Monday, 20 February 2012

Japanese and British Horror

Japanese horror has a background in old folk religion, such as possession or exorcisms. This can be seen in films such as 'The Ring' or 'The Grudge', in which spirits are unable to pass on from this existence due to strong emotions. This is a repeated theme in Japanese horror. There are different terms for the kind of binding the ghost has to the world depending on the emotion that they experience. The most common is known as 'Onryo', which is the need for revenge. This kind of idea is also reflected in other Japanese media such as manga novels or anime, showing the genre's popularity in the culture.
This idea is also used in Western cinema, although perhaps not with the same frequency. There is also a difference in that Japanese horrors often incorporate intense gore or grotesque beings into the horror films while depending on the rating of American or British films the violence can be completely downplayed and only suggested. This could suggest a difference in the acceptance of gore between the cultures, or just the difference in cinematic themes as gore becomes more intense in Western cinema constantly. This difference could therefore link to the number and variety of media texts available, such as video games as well as cinema. If there is more available in Asian culture, it could be understandable that they are more accepting of violent gore. As more media is introduced into Western culture (as it is often actually developed in Japan, for example), the Western acceptance of gore is also heightened as audience become more used to it and expect more in order to be shocked.
British horrors are becoming more popular in a variety of genres, such as '28 Days Later', a zombie apocalyptic film, and 'Creep', more of a slasher film. Often, the subjects are more physical violence-based, such as the idea of cannibals and werewolves, as opposed to the more abstract theme of spirits. Certainly, some of the better known British films are films such as 'Shaun of the Dead', '28 Days Later' and 'The Descent', all of which focus on humanoid creatures and physical threats. While some themes of these horrors are transferable to other genres, such as the idea of imprisonment or vulnerability, the main cause of the disequilibrium is not as commonly spirits as in Asian cinema. A factor in the difference in cinema could be the budget afforded to the creation of the film. British budgets are often much smaller than in Japanese cinema, so the effects that can be achieved are lessened, so the horror must be more reality-based.
The differences in cultures could be linked with what is popular in the cultures at the time of creating the film. In Japanese film the folklore element is often used due to the traditional nature of their culture, while British media and the news is often linked with more physical problems such as spreading viruses (which could cause an influx in zombie films) or human criminals (which could cause the creation of films linked with human threats such as 'Gnaw', featuring cannibals). That which is reported in the news that affect the population, such as the case of Tony Martin who shot a teenage burglar, are recreated and reflected in the cinema.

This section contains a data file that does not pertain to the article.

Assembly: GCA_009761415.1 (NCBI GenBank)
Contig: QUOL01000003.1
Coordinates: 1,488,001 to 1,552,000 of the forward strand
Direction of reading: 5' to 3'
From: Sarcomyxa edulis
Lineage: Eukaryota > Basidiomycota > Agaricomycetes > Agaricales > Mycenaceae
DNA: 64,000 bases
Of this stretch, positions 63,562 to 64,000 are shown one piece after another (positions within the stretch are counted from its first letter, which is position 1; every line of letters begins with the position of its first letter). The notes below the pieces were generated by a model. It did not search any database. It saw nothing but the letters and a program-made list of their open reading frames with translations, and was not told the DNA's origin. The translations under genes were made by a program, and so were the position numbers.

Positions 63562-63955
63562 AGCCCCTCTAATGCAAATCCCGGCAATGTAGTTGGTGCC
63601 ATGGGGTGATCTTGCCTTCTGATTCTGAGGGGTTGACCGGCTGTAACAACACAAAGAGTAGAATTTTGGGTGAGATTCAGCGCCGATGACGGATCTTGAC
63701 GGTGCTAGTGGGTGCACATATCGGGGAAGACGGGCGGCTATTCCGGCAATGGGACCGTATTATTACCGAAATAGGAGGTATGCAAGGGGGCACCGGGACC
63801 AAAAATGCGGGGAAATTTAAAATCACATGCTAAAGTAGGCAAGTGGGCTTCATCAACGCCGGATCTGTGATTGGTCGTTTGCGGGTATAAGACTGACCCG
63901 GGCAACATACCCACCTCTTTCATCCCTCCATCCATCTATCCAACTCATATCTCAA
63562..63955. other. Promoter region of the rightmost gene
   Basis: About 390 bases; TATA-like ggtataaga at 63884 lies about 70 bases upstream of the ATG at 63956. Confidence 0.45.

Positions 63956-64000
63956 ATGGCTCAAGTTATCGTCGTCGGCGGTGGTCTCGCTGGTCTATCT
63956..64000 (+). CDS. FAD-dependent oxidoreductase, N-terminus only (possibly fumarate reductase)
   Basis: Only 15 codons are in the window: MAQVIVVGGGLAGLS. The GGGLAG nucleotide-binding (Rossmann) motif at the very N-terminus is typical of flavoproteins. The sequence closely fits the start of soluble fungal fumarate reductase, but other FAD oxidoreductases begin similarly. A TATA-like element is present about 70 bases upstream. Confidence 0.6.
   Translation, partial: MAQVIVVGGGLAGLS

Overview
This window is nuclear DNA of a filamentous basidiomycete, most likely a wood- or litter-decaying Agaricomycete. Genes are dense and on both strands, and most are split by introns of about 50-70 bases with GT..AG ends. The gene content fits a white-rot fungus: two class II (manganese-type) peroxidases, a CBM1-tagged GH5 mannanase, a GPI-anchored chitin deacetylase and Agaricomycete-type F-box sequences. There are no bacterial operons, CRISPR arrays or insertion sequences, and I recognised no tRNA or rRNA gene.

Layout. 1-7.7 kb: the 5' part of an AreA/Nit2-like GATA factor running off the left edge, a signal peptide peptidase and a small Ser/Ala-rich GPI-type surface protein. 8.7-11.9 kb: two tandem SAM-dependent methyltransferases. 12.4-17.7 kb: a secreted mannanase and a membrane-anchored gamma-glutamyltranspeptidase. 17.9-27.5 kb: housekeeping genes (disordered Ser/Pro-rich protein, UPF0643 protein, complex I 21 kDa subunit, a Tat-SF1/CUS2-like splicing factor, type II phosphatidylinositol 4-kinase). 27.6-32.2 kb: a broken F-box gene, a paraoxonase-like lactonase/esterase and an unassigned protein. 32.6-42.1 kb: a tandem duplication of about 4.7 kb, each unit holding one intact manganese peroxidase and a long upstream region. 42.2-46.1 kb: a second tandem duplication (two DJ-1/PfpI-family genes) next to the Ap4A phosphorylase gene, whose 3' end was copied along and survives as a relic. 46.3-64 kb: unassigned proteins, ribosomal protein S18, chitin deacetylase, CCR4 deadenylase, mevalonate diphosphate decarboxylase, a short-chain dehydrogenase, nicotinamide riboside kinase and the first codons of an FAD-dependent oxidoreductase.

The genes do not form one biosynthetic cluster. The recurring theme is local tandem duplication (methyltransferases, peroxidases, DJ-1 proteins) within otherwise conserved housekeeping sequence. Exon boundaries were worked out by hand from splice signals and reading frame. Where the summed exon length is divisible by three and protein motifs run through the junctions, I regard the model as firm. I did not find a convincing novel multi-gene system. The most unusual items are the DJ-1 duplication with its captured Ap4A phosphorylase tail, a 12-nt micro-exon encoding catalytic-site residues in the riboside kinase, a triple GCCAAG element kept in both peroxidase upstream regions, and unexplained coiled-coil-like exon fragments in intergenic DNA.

Tony Martin's crime was reported inspiration for 'The Reeds'. The co-writer and co-producer of the film, Simon Sprackling, stated that this effect is how many British horrors are now "urban-based". Despite this, there are still a number of possessive themed films, especially in recent years. For example, 'The Disappeared' uses this urban theme but creates a haunted house idea within a council estate. It could be said that Western cinema became more involved in mysterious elements due to the Asian cinema using it as a theme repeatedly.
British cinema also uses classical British idiosyncrasies as a basis for films, such as the idea of team-building days or council flats.
The combination of Japanese and Western cinema is shown by the Japanese horror director Hideo Nakata working with a mainly British cast for the film 'Chatroom'. It is also shown in the number of Japanese horrors that have been remade for English speaking audiences. As effects become cheaper to achieve and technical abilities improve, it is becoming easier to create the sort of supernatural effects that are seen in supernatural films. Remakes are also a clear indication of the combination of the two cultures, although differences still exist between the original and the remade version. American remakes are usually more simple than the Asian film which can be very complex, and accepted rules of life can be completely revoked but with little explanation.

Through examining the differences between the two cultures we have decided to incorporate elements of Japanese horror into the British film we are making. Due to the popularity of spiritual haunting in Japanese film, we will use inspirations from the culture in our film, such as the idea of revenge driving the spirit. Japanese media has also popularised school uniforms, so we may refer to the Japanese culture of the inspiration of our character's costumes. We will also use some typically British techniques such as using British idiosyncrasies as a basis. We will use the idea of British private school girls in our film. Although urban areas such as council estates are being used frequently in British cinema, we are going to use a more typically American location of a large house as the main location in order to support the representation of the characters as wealthy. Due to the budget we will move away from Japanese horror conventions of intense gore and use minimal injuries instead of mutilation. This will also add to the mystery of the supernatural when no immediate source of the threat is seen.


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